Staffing struggles in the oil industry

New exploration drills in the North Sea demonstrate the oil industry is far from dead though they are facing stiff competition for staff from the green energy sector

While poor economic climate has forced many businesses to cut back and lay off employees in order to protect their bottom lines, the oil industry is struggling to find enough qualified staff to satisfy the demand – this year Maersk Oil alone is expected to hire more than 300.

According to Erling Stenby, professor at DTU and oil industry expert, hiring problems is a problem oil companies worldwide are facing.

“We are experiencing a strong demand for our students, both from Danish and foreign companies,” Stenby said. “All over the world the industry is screaming out for staff and it is probably their greatest challenge right now.”

Stenby also criticised the blind focus on the transition to green energy given that the Danish economy will be dependent on the income from oil production for many years. He argued that Denmark would benefit if more people were encouraged to find work in the oil industry.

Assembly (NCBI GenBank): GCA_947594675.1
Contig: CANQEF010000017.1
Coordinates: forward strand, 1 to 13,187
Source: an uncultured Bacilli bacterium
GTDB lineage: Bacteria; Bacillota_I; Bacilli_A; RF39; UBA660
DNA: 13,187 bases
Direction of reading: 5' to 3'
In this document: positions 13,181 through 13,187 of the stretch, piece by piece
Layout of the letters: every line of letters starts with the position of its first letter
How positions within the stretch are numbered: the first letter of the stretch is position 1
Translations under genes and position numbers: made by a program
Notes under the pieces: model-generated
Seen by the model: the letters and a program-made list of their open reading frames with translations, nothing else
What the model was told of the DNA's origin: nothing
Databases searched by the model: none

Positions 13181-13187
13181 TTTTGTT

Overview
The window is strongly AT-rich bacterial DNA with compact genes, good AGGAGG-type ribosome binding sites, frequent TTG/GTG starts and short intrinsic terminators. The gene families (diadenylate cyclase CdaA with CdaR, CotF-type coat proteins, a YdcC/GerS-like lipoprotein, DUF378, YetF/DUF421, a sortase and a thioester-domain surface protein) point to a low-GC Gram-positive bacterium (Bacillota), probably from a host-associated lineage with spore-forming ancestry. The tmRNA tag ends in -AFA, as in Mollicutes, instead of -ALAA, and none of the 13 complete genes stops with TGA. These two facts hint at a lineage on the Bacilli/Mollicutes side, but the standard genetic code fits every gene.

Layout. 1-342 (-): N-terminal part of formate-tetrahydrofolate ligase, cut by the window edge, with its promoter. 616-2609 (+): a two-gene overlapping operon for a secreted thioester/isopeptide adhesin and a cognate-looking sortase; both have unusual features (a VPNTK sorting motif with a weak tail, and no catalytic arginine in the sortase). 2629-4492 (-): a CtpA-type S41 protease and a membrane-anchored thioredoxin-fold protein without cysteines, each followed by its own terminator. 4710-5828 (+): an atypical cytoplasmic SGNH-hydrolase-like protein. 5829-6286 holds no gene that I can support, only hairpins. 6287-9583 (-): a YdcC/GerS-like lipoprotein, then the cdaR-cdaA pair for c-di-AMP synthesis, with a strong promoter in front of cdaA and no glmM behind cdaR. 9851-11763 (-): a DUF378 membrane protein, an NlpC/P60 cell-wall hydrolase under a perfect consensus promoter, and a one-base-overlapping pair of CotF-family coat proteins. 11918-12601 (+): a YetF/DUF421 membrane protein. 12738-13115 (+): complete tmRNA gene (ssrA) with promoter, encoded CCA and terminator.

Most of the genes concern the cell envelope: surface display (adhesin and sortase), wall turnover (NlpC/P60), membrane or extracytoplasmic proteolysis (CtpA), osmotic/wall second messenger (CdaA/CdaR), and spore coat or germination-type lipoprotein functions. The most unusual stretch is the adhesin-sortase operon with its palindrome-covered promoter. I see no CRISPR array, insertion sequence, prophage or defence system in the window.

“It’s an exciting and well paid profession and it will continue to be for many years, but when politicians keep on talking about green energy they make it sound like the oil industry is not something to bother with.”

The Danish oil industry is not dying, however, and earlier this week Jyllands-Posten newspaper reported that Maersk was spending 100 million kroner on new exploration drills in the North Sea, their first since 2008.

Maersk is drilling for so-called high-temperature, high-pressure (HPHT) oil that is more difficult to access than the oil it has so far been drawing out from the North Sea oil wells.

The increased difficulty of drilling for HPHT oil explains the demand for more staff according to Pierre Berkmann, head of HR at Maersk Oil Denmark.

“It requires more clever heads. They can be hard to find because unemployment in the group that we are looking for, such as engineers, is low,” Berkamm said, adding that the green energy industry has done a better job marketing itself and appealing to young people.